At Inside Talent we’re experts in our field, but sometimes it’s nice to hear from others. We asked a few Talent/People leaders, who we consider to be innovative, independent thinkers, for their thoughts on some current ‘hot topics. We invite your opinions too!
Chris Schindler, Senior Solutions Consultant, TiER1 Performance
Lance Tollas, Division Lead - Digital and Creative Services, TEKsystems
Gretchen Rawdon, Principal Consultant and Executive Coach, Lucere Solutions
As an HR professional, can you shed some light on the sudden surge of buzzwords like ‘quiet hiring’, ‘quiet quitting’, ‘rage applying’ and ‘resenteeism’? Are these just old issues with new names or are we ignoring some important issues within the workplace? So, what’s the deal with these new terms?
Overall consensus – These are ongoing challenges that have been around for a long time, but upcoming generations are using different tactics and creating awareness to workplace culture/fairness issues. Companies are noticing!
Chris - There continues to be new ways of referring to ongoing challenges. The term rage-applying makes me chuckle, but I have to say that I give our younger generations kudos for not putting up with unhealthy environments. Good for them! We should thank these young trendsetters because they just might be the ignitors of future healthy cultural changes.
Lance - All new buzzwords tied to conditions that have been in existence for a long time. 80:20 rule. Spiffs, commissions, performance bonuses, hiring bonuses still happen. But I guess they now need to be “quiet” in an effort to not offend another employee who is underperforming?
Gretchen - These issues have been around for a long time. What’s different is that [instead of voicing their issues in the office] many workers are doing it through posts and other social media actions outside of their workplace. Companies are (finally!) realizing that how they treat their employees is critical to the success of the business.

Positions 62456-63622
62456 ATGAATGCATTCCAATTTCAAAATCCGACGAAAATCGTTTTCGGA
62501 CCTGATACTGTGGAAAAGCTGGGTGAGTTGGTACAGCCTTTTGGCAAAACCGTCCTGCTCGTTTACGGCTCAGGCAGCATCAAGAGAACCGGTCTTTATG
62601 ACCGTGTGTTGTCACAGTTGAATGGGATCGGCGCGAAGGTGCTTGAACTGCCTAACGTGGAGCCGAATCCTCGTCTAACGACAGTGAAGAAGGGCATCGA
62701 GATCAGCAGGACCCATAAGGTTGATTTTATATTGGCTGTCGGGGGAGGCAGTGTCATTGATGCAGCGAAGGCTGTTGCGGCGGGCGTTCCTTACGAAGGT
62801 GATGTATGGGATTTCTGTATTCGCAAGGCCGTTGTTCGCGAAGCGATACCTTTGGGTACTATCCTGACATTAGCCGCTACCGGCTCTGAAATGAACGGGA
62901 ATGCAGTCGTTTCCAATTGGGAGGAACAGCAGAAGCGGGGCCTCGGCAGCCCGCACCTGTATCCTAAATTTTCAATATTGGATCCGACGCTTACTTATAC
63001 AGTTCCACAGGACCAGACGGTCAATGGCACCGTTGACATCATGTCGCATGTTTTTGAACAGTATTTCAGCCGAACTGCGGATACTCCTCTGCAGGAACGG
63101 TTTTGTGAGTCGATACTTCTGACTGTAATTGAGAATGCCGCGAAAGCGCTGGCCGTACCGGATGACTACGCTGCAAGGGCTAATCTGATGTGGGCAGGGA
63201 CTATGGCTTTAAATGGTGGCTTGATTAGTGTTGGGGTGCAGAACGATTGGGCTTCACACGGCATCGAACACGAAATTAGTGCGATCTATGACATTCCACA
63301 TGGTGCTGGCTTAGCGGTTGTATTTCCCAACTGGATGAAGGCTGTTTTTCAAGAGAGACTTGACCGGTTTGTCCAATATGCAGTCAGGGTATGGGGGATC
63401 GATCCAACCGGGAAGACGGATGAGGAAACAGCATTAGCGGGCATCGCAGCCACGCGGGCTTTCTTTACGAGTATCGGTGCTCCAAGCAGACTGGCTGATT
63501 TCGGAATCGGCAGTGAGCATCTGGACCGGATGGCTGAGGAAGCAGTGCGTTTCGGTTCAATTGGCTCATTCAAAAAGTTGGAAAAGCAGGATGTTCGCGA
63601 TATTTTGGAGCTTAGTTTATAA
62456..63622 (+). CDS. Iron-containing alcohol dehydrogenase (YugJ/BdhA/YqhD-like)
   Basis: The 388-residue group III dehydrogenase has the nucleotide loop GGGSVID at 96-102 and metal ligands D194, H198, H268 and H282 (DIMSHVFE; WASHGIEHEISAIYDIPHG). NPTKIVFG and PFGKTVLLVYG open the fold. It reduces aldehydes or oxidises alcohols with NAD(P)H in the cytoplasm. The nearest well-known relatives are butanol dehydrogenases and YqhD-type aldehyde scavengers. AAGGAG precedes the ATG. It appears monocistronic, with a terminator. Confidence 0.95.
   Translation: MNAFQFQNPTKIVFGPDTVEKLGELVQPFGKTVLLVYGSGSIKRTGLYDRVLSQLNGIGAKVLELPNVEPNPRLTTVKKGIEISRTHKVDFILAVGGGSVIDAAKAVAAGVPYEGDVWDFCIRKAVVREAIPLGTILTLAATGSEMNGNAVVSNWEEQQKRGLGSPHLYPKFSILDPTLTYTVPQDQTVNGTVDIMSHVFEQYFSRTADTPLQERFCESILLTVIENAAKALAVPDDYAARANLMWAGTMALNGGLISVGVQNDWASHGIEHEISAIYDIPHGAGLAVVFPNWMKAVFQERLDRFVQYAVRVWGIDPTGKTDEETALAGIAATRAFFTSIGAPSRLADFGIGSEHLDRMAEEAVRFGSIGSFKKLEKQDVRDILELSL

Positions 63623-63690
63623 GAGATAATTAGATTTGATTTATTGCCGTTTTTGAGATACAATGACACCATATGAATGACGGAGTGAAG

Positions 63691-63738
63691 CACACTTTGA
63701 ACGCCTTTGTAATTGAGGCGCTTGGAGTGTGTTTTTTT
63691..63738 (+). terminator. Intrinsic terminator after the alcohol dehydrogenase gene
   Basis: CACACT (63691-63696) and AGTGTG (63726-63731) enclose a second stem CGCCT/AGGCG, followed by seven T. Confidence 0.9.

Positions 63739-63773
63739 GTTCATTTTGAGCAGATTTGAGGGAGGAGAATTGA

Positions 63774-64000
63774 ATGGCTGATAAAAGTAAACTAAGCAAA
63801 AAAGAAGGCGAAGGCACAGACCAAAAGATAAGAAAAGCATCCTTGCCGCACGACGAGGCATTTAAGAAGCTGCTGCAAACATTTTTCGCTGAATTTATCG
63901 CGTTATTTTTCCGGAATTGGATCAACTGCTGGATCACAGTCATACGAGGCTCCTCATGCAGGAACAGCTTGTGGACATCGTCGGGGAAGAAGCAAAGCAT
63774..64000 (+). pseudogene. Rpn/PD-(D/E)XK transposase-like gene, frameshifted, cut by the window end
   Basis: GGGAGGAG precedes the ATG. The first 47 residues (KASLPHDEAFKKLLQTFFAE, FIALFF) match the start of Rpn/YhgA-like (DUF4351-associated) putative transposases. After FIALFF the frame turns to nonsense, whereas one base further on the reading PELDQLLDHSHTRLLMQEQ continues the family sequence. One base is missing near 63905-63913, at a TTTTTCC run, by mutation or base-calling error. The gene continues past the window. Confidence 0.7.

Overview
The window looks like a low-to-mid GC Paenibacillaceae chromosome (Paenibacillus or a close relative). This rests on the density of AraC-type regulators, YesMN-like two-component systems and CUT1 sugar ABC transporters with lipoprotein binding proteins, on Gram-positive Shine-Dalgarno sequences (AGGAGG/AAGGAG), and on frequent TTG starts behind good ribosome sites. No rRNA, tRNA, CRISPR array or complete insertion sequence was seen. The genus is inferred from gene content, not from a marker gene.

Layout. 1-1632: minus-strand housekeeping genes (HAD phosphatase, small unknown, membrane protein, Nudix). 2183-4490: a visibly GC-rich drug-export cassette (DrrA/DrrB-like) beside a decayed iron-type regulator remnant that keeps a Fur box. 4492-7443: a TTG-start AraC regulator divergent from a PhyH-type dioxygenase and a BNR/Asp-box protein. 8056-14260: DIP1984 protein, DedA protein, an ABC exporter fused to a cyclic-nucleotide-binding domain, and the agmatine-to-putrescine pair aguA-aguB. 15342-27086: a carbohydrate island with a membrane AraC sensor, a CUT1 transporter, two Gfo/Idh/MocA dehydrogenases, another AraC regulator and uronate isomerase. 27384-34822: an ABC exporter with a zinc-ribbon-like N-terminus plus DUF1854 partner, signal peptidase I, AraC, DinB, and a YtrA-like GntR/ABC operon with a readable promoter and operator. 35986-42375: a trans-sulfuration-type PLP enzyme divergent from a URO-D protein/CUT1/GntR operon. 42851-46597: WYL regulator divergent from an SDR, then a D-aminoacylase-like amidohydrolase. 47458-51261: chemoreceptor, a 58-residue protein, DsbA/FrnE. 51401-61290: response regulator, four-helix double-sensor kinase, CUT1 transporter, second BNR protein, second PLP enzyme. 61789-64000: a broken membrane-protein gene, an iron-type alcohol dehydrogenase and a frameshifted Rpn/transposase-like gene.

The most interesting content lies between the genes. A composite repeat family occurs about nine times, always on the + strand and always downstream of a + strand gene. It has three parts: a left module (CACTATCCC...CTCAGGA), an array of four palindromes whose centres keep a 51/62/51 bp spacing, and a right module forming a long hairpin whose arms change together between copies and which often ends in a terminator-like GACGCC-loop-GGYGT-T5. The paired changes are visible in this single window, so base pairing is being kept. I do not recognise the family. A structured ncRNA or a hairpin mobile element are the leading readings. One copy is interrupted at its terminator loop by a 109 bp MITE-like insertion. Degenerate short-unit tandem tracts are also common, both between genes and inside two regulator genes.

AI is an increasingly popular subject in the realm of talent acquisition, as it has the potential to eliminate bias, screen candidates, and write job descriptions, however it can also produce some not-so-great results. In your experience or opinion, where do you believe AI can be most impactful and why?
Overall consensus – Technology is cool! But caution ahead – people still need to connect and interact, so we do not lose that critical human touch.
Chris - In general, I think technology is miraculous. Technology, including AI, is a helpful tool, but let’s not overlook the most important tool - people.
Lance - It can be a helpful starting point. At some point a human needs to talk with another human to vet and prove out what is real vs what is exaggerated/false.
Gretchen - Robots are really taking over the world. It’s been happening while many folks haven’t been paying attention. Or they are only paying attention to the ways AI makes their lives easier and more convenient—and have been totally ignoring the ways in which AI can wreak havoc. As with many things, humans still have ultimate responsibility in how AI is programmed, fed, and taught. Unfortunately, there are many bad actors in the world (and in Hollywood too!) and we all need to assume that they will do bad things. If the possible bad outcomes outweigh the good ones, perhaps it’s not the right application of AI, regardless of how much easier it may make various aspects of the process for our TA colleagues.
As the great workspace debate as to where to set up shop rages on with no end in sight, who decides which arrangement is best? What are your musings on this ongoing debate?
Overall consensus – Options people! We like options! There is no right way to do work anymore.
Chris - We - meaning the general generic we – live our lives like there is a best way to do things. We can also agree that we are not going back to “normal.” Normal is a façade. The bottom line is that one approach does not fit everyone’s needs. But, if you want engaged, productive, and energized employees, be curious, learn about them as people who have lives and a purpose beyond the work they do for your company. When employees are allowed to bring their whole selves to work, they will move mountains for you.
Lance - It will remain ongoing and fluid. Sure, technologies are better positioned to support remote. But words like trust, micromanagement, human nature, team camaraderie, teaching also come into play. Supply and demand at any given time, will suggest how far the pendulum swings in full remote to full onsite to hybrid…
Gretchen - Well the global pandemic has really opened a big can of worms on this one! Norms have been smashed, false assumptions called out, traditionalists called old and out of touch. Many leaders want to put this debate back in the bottle and return to the way it was. Many workers are voting with their feet). Ultimately the “best arrangement” really depends on the work to be done and the locations of the people doing it. There is not a one-stop solution for this question; it needs to be determined based on all these critical factors along with the company’s desired outcomes and employee value proposition.